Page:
Book Review: Belzhar – Meg Wolitzer

Belzhar coverTitle: Belzhar
Author: Meg Wolitzer
ISBN: 9780525423058
Pages: 272
Release Date: September 30, 2014
Publisher: Dutton Juvenile
Genre:  Teen/YA, Contemporary Fiction
Source: Publisher
Rating: 4.5 out of 5

Summary:

Jam Gallahue has not been able to recover from the death of her exchange student boyfriend, Reeve, so much so that she’s ended up at The Wooden Barn, a boarding school in Vermont that’s aimed at helping people like her “heal.” Jam swears she will never recover from Reeve’s death, but when she’s assigned to a small seminar studying Sylvia Plath, strange things begin to happen and Jam connects with the people in her class over these mysterious occurrences.

Snapshot Review:

A sharp and smart novel, Meg Wolitzer’s YA debut has everything you’d expect from the talented author, combining a fascinating character with a literary homage to Sylvia Plath’s The Bell Jar.

Full Review:

Belzhar is the first young adult novel by literary powerhouse Meg Wolitzer, and it revolves around the Sylvia Plath novel The Bell Jar (and the title is pronounced the same way). If you haven’t read The Bell Jar, you can still enjoy this novel but it’s hard to fully appreciate without that context. Wolitzer manages to make this novel a creative homage while also crafting a singular story that stands well on its own two feet. A difficult thing to do, but Wolitzer accomplished it masterfully.

Jam is a fascinating character in Belzhar. When the novel begins, she presents herself one way to the reader, as a teenager mourning the death of her boyfriend. But as the novel progresses, Jam reveals herself more to the reader. The two form a bond; as Jam feels more comfortable, she lets more details slip here and there. She lets her true self come forward, allows herself to be vulnerable to both the people around her and to the reader. It’s incredible character development on Wolitzer’s part, especially because the readers still becomes emotionally invested in Jam, even as they sense she’s holding the reader at a distance.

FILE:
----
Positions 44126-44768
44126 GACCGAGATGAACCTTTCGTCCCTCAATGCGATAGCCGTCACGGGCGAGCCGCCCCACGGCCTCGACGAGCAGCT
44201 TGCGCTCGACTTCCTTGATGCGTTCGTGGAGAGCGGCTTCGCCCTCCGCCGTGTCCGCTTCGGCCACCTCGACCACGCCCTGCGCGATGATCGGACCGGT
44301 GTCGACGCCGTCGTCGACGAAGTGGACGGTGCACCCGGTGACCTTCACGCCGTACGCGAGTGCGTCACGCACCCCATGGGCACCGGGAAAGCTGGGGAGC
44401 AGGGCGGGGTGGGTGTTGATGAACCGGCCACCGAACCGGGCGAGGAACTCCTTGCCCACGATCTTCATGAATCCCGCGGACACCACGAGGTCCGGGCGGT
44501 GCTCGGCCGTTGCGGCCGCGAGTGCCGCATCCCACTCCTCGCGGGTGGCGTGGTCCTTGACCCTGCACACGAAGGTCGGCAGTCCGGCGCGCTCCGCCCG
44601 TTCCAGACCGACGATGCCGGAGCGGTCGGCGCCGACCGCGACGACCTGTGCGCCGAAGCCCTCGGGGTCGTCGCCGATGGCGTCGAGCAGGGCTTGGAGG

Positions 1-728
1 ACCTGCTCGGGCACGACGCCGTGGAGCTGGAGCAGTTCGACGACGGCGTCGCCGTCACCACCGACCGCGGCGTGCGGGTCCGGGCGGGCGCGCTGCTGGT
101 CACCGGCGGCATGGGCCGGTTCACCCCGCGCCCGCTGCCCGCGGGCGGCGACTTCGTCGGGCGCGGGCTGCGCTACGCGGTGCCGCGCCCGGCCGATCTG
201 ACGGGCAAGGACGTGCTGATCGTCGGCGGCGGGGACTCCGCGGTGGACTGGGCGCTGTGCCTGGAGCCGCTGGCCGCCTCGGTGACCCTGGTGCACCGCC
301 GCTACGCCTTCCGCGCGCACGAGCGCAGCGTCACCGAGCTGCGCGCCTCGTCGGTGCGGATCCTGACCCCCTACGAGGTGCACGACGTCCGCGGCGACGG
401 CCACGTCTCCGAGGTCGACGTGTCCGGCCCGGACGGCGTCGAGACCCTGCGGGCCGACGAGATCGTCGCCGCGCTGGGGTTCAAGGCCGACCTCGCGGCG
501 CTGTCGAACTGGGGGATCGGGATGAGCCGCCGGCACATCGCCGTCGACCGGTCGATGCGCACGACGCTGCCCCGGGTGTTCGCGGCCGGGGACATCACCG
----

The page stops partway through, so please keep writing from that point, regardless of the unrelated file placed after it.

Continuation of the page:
The gorgeousness of Belzhar (and indeed, that’s an apt word to describe it) comes from its unapologetic love of the written word. With this book, Wolitzer has written a testament to the power of literature, to how reading about someone else’s experiences (whether in fiction or nonfiction) and writing about your own can truly change a life. It’s a beautiful thing that Wolitzer did, especially because it’s a truth that we book lovers hold so dear—that words can change us for the better, they can help us heal, and allow us to escape into something entirely new.

If you’re looking for a smart and sharp novel, Belzhar should absolutely be on your list. It’s a quick, easy read, but one that will make you think, as Jam’s character slowly unfolds in front of you. Fans of The Bell Jar will certainly appreciate the literary references in the novel, but really this book will appeal to anyone interested in reading about the complexity of grief, love, loss, and ultimately accepting yourself for who you are.

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Comments

  1. Julia Mccarley says:

    I would like to know the theme of this book 🙂

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